Pictured here are Lapp as well as Belden powercables, in various configurations, ready for extensive testing. We compared both the cables themself as well as connectors.
All cables were tested in the same length, in combination with the same connectors and each cable was manufactured in the same way, plugged in for same phase and burned in the same duration. During testing only one cable at a time was connected, each time in the same position of the extensionblock.
Many shapes, sizes and prices
Most audiophiles have experimented with one Lapp type or another. Lapp cables come in many types and are offered at varying prices. Because they look largely alike from the outside, you may think that the sound couldn't be that much different across the line and you could just buy the cheapest one on offer. But you couldn't be more wrong. Soundwise they actually differ quite a bit. For starters, the amount of copper used makes a large difference as does the amount of conductors. For example, a cable carrying 3 conductors of 3mm each sounds different from a cable that has 6 conductors of 1,5mm. Even when you effectively use the same amount of copper for both cables. And, believe it or not: even the jacket itself has an effect on the sound. A rubbery material sounds different from PVC and transparent pvc sounds different from grey pvc.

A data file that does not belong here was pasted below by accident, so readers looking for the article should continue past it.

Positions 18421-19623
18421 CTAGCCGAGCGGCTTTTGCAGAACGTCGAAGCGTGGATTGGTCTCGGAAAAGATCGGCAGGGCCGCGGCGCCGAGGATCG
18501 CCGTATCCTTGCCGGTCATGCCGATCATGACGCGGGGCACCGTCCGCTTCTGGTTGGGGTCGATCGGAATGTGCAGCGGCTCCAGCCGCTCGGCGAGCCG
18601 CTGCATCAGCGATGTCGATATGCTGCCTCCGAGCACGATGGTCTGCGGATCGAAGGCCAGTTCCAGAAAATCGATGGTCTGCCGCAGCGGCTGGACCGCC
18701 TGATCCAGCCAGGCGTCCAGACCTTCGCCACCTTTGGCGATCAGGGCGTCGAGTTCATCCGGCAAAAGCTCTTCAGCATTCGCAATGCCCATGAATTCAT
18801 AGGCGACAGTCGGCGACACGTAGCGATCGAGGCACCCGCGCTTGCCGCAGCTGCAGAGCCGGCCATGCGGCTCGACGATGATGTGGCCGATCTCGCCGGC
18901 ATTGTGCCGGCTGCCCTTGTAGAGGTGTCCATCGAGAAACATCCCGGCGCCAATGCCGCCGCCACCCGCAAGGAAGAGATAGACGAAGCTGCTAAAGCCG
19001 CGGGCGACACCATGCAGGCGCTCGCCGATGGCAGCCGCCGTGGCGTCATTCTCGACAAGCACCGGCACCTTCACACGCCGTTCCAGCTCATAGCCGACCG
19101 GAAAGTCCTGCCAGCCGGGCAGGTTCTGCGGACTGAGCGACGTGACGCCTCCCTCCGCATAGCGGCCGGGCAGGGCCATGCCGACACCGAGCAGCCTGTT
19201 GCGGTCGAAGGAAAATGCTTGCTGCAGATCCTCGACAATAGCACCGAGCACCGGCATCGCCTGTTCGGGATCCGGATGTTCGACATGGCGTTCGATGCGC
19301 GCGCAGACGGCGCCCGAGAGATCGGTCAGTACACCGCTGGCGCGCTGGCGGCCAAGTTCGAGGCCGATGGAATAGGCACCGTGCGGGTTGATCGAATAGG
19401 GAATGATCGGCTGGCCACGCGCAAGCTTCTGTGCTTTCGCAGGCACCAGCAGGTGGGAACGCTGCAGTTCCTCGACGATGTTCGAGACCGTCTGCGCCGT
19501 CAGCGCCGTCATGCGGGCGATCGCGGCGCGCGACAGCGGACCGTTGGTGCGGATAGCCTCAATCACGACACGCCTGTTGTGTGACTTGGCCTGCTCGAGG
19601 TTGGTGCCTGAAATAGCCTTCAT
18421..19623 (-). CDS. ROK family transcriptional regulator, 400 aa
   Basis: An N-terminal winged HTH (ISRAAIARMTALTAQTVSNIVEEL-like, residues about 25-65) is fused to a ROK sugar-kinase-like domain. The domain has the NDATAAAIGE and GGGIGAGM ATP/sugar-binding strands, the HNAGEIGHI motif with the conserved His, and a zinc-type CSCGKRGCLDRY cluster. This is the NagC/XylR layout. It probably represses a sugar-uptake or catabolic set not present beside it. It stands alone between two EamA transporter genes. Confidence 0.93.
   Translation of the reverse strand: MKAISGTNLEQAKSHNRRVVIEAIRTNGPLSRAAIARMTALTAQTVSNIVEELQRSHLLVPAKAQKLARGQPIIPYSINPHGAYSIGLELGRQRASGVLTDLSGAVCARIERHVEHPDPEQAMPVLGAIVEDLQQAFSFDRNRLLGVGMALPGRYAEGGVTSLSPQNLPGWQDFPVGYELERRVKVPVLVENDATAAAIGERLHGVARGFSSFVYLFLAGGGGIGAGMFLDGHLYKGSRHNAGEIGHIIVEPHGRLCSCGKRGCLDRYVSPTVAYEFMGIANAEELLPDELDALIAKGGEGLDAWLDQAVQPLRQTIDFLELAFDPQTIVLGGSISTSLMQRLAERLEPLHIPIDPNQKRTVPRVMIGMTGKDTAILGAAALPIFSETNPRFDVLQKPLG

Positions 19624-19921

All of these variables make for large differences in sound. There are Lapp cables that sound extremely dry, and cables that sound thin and emphasized and grainy in the treble and of course there are cables that combine these aspects.
That's why I have meticulously tested all Lapp cable I could lay hands on and experimented with the configuration of the separate conductors. After a lot of testing with these cables in several setups and with a variety of connectors I finally settled on two types of Lapp cable that work best. Due to my interaction with the CP-audio brand though, I cannot name the exact types here, but do know that I selected them for their full bass, full-colour presentation as well as their creamy yet solidly detailed midrange and their liquid treble.
I couldn't close this article without giving at least a few hints with respect to cable parameters in relation to their sound.
Some newer Lapp cables sound very different from what I consider the Lapp house sound. The Servo-FD 781 is one such cable. It looks nice, with its bright orange jacket but I didn't like its sound. Like the latest rubbery black cable introduced, the Robust 215C, this orange cable sounds very controlled and dry. It has excellent bass definition and articulation and overall detailling is very good, but the highs are too damped for my tastes. By that I don't mean that the cable sounds dull, but that the highs appear "blocky", much like digital signals. When there is a peak signal, you hear it, but it is switched off too soon, not slowly decaying into the black background. The treble just isn't fluid or airy, but rather too precise. A cable suited for some extreme systems, but not a universal cable.